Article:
On a hazy May evening, Ed Mechmann, an attorney by day, received a call about a fire on Bruce Avenue in Yonkers. Within the hour, he was evacuating tenants from a scorched apartment complex and bussing them to The Peter Chema Sr. Community Center, just a few blocks over.
Mechmann is part of a Red Cross first responders team called the Disaster Action Team, a group of trained volunteers who put themselves on speed dial for when emergencies break out. He and his colleague Dan Roberts, working with the Yonkers Office of Emergency Management team, were part of a group that rescued 13 residents and helped prevent any injuries or casualties from the fire.
“Almost everyone I spoke to was looking forward; they were thinking: What’s my next step? Where do I have to go? We want to get people moving forward from incidents like this,” Mechmann says.
On a typical disaster-response call, he and his co-volunteers spend hours working with distressed victims, from evacuation to relocation to calming them and filling out casework. With empathetic voices and smiles on their faces, many of these volunteers are making highly traumatic experiences feel just a bit more bearable.
In the case of the Bruce Avenue fire, Mechmann and Roberts were thankful that the Yonkers Emergency Management team moved quickly and almost immediately opened the community center, to which pizza, snacks, and other refreshments were brought. After completing multiple interviews and collecting background on the victims (the Red Cross’ database is composed of casework that determines what kind of support victims will need post-emergency), the Disaster Action Team gave victims financial assistance in the form of debit cards to help residents to find hotels, food, and simply get by in the interim.
Brittany Matthews, 29, lived in the Bruce Avenue building for two and a half years with her two-year-old daughter and puppy. Despite losing most of her personal belongings in the fire, she feels fortunate that she and her daughter weren’t home during the incident and that the puppy was rescued by firefighters.
“Thank God we weren’t home,” Matthews says. “It’s been a little difficult, but I’m trying as fast as I can to put my daughter in another apartment, so we can continue with our lives.”
The Red Cross team assisted Matthews in finding a new apartment with a referral letter to the Department of Social Services as well as referrals to other forms of emergency assistance, including SNAP and medical benefits.
“The process, to do this by yourself, is almost impossible,” Matthews adds. “[The Red Cross team] definitely made it easier.”
Chipanthony Lionel, 47, was one of the tenants in the building at the time of the fire who was transported to the Chema Community Center in the hours following the evacuation. “I would have been on the streets,” Lionel says, “because I have nobody to stay by in Yonkers.”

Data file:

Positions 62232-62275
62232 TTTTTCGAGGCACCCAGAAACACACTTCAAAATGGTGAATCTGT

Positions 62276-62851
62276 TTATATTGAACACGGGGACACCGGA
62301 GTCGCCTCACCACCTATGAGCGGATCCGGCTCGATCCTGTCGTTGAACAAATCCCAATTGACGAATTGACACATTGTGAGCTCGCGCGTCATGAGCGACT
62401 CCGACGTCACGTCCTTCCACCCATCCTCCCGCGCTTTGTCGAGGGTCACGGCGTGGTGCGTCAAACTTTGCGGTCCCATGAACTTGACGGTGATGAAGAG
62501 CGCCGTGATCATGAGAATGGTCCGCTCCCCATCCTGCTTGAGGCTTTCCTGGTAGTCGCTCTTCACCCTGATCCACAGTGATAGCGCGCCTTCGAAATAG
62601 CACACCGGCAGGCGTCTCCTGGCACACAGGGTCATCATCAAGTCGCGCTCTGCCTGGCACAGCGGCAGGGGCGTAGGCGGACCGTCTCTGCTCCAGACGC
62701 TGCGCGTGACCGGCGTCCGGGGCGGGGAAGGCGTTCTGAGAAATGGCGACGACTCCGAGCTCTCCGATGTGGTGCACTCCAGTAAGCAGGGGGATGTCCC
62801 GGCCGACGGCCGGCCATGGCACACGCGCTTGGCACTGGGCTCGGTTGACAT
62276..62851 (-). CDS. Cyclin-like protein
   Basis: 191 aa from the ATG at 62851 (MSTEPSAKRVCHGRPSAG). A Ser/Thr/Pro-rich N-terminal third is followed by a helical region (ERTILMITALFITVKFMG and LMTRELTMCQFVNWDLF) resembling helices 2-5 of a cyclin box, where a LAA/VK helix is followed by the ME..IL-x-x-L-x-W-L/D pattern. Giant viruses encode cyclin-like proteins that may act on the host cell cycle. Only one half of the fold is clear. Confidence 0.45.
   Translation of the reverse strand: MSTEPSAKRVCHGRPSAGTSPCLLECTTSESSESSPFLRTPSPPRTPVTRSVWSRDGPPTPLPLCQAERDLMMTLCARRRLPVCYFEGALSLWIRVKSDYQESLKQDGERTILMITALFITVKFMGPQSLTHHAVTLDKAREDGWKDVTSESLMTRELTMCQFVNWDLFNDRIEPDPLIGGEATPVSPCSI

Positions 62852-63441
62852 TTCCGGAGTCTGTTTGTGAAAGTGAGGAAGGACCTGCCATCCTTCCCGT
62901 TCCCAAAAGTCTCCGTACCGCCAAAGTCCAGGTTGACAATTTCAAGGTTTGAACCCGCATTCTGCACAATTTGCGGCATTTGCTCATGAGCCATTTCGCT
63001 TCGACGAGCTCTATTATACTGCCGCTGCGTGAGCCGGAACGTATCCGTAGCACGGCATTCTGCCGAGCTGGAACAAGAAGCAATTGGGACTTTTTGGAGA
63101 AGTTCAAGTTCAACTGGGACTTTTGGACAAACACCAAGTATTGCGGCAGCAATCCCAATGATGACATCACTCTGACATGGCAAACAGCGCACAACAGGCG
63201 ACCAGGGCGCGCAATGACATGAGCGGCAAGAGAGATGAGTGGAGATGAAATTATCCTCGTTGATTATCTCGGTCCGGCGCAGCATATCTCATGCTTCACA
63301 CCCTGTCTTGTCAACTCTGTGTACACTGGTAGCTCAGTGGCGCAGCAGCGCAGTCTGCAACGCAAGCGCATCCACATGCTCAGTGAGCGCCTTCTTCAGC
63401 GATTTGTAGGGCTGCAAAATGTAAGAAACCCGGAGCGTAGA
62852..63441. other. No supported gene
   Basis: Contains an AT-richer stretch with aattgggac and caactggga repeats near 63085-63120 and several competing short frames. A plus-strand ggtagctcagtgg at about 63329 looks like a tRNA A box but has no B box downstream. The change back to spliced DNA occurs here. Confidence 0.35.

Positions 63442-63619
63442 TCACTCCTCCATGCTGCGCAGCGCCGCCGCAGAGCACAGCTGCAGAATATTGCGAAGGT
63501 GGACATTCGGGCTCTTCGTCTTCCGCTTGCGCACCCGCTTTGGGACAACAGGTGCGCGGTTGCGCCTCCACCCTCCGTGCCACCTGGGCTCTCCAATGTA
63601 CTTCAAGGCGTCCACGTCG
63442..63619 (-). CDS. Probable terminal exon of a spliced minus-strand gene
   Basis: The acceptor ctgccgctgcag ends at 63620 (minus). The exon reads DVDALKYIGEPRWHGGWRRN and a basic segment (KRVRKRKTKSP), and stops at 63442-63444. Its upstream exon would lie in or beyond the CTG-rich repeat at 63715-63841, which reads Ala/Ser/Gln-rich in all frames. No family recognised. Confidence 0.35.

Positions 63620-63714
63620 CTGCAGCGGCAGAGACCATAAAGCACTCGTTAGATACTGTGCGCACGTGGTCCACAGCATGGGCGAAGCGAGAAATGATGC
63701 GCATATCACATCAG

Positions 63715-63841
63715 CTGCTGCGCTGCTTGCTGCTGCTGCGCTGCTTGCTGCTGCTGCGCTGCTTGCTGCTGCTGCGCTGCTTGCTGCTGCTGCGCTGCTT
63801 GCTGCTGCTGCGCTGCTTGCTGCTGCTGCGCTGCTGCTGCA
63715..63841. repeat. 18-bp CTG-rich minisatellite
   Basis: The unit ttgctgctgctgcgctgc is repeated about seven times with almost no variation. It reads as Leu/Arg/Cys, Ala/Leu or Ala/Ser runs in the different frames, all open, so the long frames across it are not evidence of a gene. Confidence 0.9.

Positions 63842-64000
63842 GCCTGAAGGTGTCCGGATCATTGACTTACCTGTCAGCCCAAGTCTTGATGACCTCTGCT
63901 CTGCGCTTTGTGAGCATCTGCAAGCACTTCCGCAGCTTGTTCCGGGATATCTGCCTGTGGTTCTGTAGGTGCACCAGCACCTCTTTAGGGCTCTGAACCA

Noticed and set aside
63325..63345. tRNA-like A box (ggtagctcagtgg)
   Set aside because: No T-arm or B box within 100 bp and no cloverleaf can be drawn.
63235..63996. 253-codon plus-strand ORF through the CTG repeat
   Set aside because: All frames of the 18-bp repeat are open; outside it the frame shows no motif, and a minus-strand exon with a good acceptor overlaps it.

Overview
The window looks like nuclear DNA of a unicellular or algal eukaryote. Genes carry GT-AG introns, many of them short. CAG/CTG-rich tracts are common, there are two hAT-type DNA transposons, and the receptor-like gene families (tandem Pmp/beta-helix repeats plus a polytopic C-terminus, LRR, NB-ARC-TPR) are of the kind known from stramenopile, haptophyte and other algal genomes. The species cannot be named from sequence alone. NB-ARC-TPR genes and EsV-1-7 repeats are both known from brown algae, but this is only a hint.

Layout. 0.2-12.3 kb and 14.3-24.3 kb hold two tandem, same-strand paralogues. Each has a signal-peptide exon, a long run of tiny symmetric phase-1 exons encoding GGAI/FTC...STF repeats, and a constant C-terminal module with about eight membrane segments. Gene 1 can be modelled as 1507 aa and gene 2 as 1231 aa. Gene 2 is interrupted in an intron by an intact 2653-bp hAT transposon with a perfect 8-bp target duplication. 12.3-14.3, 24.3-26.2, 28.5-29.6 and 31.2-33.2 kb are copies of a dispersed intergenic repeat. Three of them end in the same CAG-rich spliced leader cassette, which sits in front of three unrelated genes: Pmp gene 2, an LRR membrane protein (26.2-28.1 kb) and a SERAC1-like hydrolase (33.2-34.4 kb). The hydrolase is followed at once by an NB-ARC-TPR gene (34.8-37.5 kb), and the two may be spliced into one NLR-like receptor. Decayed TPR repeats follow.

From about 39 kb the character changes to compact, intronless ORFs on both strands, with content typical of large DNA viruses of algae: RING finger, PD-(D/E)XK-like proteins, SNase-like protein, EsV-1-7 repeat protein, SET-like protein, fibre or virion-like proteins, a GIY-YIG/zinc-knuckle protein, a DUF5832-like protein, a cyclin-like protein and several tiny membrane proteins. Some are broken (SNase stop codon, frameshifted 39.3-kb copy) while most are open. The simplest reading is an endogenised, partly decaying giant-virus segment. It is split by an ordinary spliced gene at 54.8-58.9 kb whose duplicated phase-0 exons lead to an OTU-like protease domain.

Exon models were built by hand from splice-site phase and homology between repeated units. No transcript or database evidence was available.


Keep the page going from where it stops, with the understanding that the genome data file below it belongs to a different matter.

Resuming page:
A nine-month resident of the Bruce Avenue building, he was thankful that the team responded with haste. “I’ve never been through this before,” he says. “Overall, my experience with the Red Cross for the first time was, on a scale of one to 10, a 10.”
“All the incidents we respond to are crazy and unique in their own way,” says Roberts. On that rainy day, Roberts, a Disaster Action volunteer since early 2022, was thankful not to have had the tough conversations about where victims might be living while underneath a downpour. “Luckily, we were able to meet with everyone and get their assistance.”
Of course, Westchester’s Disaster Action Team responds to a fraction of the roughly 60,000 emergencies the Red Cross responds to each year, most of which will not grab large headlines due to their local and personal nature. In some cases, people are out of their homes for weeks or months and must relocate permanently.
Once logged into the database, victims like Matthews and Lionel work with social services and Red Cross caseworkers to rebuild their lives. Whether it’s losing a home to fire or a natural disaster, the Disaster Action Team’s job in the immediate aftermath is crucial in ensuring long-term recovery for victims.
“Volunteers help around 1,000 people a year in Westchester,” says Mary Davis, a decade-long Red Cross worker who started as a logistics volunteer. In the hundreds of small fires and other disasters that displace families and residents in Westchester, many happen in the late-night hours.
Davis, who is on-call for overnight shifts from midnight to 8 a.m. three nights a week, often ends a shift with a sunrise, feeling, as she puts it, “rewarded.”
“As I drive home, I know I’ve already made a difference that day, and it’s only daybreak,” she says.
If you would like to volunteer with the Red Cross to help make a difference in the lives of Westchester residents, visit redcross.org/volunteer. Or call 1.800.RED.CROSS (1.800.733.2767).
Red Cross Facts
The Disaster Action Team’s primary goal is to facilitate the process of recovery by providing comfort, financial assistance if necessary, and a point of contact for Red Cross team members to follow up.
A plethora of volunteers are on-call nightly, on shifts from 6 p.m. to midnight and midnight to 8 a.m.
Teams can assist upwards of 50 or more victims at a time, depending on the scale of the emergency.
Most DAT teams respond within an hour of all emergency calls.
90% of Red Cross workers are volunteers.
Fran Kilinksi is a freelance health and wellness writer based out of Queens. A former New York Daily News reporter and Equinox Top 100 Trainer, he holds his master’s in journalism from CUNY Newmark Graduate School and currently runs his own full-service coaching business, Levolution Athletics.